Economic planning, growth and scientific change were given prominence. New ministries for Wales, overseas development, technology and economic affairs were promised. The latter would provide a means for the Government to plan economic policy long term, leaving the day to day matters to the Treasury. Labour's manifesto was quickly ridiculed by Sir Alec as "a menu without prices".
The Liberals' campaign theme, laid out in their manifesto, Think for Yourself - Vote Liberal, was a federal Britain in a federal Europe. During the early 1960s the Liberals had experienced a surge of support as many voters grew tired of the Conservatives and were reluctant to turn to Labour. This election would see them field candidates in every constituency and campaign with real vigour for the first time since the general election of 1950.
Towards the end of September, opinion polls showed the Tories ahead of the Opposition for the first time in three years. On 30 September, a Daily Mail poll showed the Conservatives enjoying a 2.9% lead. That day also saw the release of balance of payments figures showing a £73m deficit. Labour jumped on this economic crisis. Wilson blasted the Tories' economic policies as "stop-go" and although the Tories fought back, attacking Labour's spending commitments, their lead in the opinion polls began to fall away.
The most attention-grabbing outburst of the campaign came from the Conservative Minister for Education and Science, Quintin Hogg. In a retort to one heckler who raised the Profumo scandal, Hogg declared: "If you can tell me there are no adulterers on the front bench of the Labour Party, you can talk to me about Profumo".
Hogg's remarks caused a brief panic in Labour's campaign headquarters where it was feared that Wilson's relationship with his political secretary, Marcia Williams, might be misrepresented by the press. Lord Attlee, the former prime minister rebutted Hogg's remark and accused him of acting like "a schoolboy". Hogg later declared Labour voters were "stark, staring bonkers" and derided the Liberals as "insignificant and meaningless".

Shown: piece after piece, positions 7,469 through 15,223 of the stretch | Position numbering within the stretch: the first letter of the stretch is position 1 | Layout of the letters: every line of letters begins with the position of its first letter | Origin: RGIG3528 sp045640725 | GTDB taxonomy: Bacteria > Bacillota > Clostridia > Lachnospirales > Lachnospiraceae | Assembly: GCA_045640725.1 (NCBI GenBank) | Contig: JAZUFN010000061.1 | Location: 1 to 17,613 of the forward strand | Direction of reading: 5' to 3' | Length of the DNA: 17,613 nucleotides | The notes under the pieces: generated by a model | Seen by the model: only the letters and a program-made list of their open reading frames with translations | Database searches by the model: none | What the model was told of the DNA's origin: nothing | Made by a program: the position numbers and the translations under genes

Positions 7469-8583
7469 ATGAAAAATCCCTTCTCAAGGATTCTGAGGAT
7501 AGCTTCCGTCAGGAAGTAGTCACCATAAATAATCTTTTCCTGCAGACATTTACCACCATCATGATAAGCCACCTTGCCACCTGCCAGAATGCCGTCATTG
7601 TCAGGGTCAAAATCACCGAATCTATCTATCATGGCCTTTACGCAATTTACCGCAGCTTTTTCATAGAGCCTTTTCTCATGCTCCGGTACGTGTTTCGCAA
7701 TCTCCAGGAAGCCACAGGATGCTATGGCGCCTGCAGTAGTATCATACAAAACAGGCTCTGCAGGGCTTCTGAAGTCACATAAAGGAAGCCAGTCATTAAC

Labour's only serious mistake of the campaign was made by Wilson himself. He suggested that the strikes occurring during the election were generated on behalf of the Tories to damage the Labour Party. He further implied an unofficial stoppage at the Hardy Spicer component firm was threatening the motor industry with closures. Wilson was spared from having to dig himself out of a hole by a libel writ issued by the company. This made the subject sub judice and therefore unprintable in the newspapers.
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|Wilson brought Labour back to power with a slender four seat majority|
The swing in the regions was somewhat uneven. Although the Tories held up in the Midlands, they saw the capital and the south-east move Labour's way. The Liberals did well in Scotland and doubled their vote for the second successive election, although they won just nine seats.
Labour's victory was largely put down to the popular and populist leadership of Harold Wilson, which had done much to boost Labour morale in the run up to the election. Wilson rallied the Labour vote and benefited from the disillusionment of Conservative voters, many of whom stayed at home on polling day.
Sir Alec's lack of charisma was blamed for the Tory defeat. Even so, after 13 years in power, winning a fourth term in office was always going to be a difficult task. The Conservative campaign was also criticised for not inspiring the faithful and for failing to take Labour to task over their policy commitments. The Chancellor, Reginald Maudling, was blamed for failing to cost Labour's policy proposals fast enough. When he released the frightening price tag of £900 million, it came too late to have any influence on the result.
Labour was back in power for the first time since 1951, but only just. With a majority of four, Wilson would be unable to submit any major pieces of legislation to the House. A second election, held to enable Wilson to secure a mandate, was just around the corner.
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© BBC 1997